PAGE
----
For others, a fundamental shift in the way business is conducted has disentangled them from city life entirely. Glen Carlson, who offers business advisory and consultancy services through his company Dent Global, has had flexible working arrangements in place with his staff since 2017.
However, client expectations meant he and his team needed to be based in a major city for workshops and face-to-face consulting – until Covid came along and all of Dent’s services switched to online delivery.
“Because we weren’t constrained by geography anymore, we started to pick up clients in say New Zealand, and Hong Kong, and Singapore, and our business started to grow because we could serve people wherever they were,” says Mr Carlson.
And that also meant he could live wherever he wanted to – so the 40-year-old moved with his wife and daughter to Jindabyne, a mountainous town in southern New South Wales. “We got five times the house [than we had in Sydney] for half the price, right on the lake,” he says.
This then begs the question, what does this regional movement mean for Australia’s largest state capitals?
These show an expected “flattening” of urban density gradients in Melbourne, Sydney and Brisbane, as populations become less concentrated in inner-city suburbs, and spread more evenly across the city if people continue working more hours from home.
But, of course, work isn’t the only factor that determines living preferences.
“Some people will still choose to live in the centre of the city, because they like the lifestyle and having access to all the things that are going on in the city centre,” says Dr Lennox.
“One thing that seems fairly obvious at the moment is that there will be a decrease in office-based workers in central city areas on any given day… but I don’t think that means the death of the inner city – perhaps quite the opposite.”
New Economy is a new series exploring how businesses, trade, economies and working life are changing fast.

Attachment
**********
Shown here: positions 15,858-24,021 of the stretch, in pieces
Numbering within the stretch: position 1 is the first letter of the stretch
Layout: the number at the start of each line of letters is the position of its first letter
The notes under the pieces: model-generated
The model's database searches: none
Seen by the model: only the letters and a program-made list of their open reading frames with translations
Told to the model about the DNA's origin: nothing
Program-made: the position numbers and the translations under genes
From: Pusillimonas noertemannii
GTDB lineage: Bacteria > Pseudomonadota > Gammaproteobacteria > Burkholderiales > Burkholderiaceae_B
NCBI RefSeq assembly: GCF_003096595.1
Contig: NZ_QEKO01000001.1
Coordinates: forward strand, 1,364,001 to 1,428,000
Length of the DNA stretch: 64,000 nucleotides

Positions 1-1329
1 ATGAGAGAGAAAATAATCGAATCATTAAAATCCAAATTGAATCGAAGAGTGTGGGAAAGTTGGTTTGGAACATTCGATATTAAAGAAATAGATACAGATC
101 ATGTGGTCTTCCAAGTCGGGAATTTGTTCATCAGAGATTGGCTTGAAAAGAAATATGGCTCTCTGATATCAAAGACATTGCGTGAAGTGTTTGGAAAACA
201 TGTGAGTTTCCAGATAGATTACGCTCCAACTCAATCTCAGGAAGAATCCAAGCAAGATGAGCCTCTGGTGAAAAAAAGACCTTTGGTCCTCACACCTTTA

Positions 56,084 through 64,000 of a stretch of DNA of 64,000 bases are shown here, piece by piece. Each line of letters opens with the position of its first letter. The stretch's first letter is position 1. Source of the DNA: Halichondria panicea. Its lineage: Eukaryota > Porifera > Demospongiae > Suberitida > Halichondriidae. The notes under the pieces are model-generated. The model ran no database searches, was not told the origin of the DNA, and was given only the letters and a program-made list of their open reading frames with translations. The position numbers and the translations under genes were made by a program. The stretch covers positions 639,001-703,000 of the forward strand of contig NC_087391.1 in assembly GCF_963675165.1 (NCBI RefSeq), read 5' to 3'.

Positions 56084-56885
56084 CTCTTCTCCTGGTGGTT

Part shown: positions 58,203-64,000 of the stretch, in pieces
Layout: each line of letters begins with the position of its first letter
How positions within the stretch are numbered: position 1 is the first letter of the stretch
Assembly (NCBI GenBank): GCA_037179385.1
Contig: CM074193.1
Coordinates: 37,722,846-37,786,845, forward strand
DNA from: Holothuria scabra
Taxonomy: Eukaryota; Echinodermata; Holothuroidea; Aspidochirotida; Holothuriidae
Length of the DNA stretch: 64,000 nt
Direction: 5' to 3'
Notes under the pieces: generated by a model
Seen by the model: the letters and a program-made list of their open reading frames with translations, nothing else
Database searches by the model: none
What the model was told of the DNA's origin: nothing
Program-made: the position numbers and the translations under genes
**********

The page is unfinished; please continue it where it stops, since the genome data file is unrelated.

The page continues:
Dr Lennox goes on to explain that, by potentially becoming less office dominant, Australia’s central cities could emerge as even more important social and intellectual hubs.
Peter Newman, professor of sustainability at Curtin University in Perth, Australia, agrees that Australia’s major cities will survive the pandemic, but believes quick action is necessary to make it easy for developers to repurpose inner-city building stock.
“I think there’s going to be a need for our cities to rebuild some office space into accommodation,” says Prof Newman. “We’ve built a lot of very expensive housing in Australian city centres for the wealthy who want to live a good urban life, and that’s been taken up, but affordable housing is less available to service-oriented people, or people who want to work in the city and don’t necessarily want to commute long distances – they need options as well.”
Prof Newman adds that, despite a reduced focus on office space in major urban areas, there will always be a need for people to travel into city hubs to plan projects and engage in knowledge exchange, which he doesn’t believe will be replaced by digital communications. Plus, there’s the ever-present draw card of convenience and economies of scale.
“[A vibrant city centre] is definitely still of value, and I don’t see anything in the history of cities for the last 8,000 years that would suggest there’ll be anything different,” he says.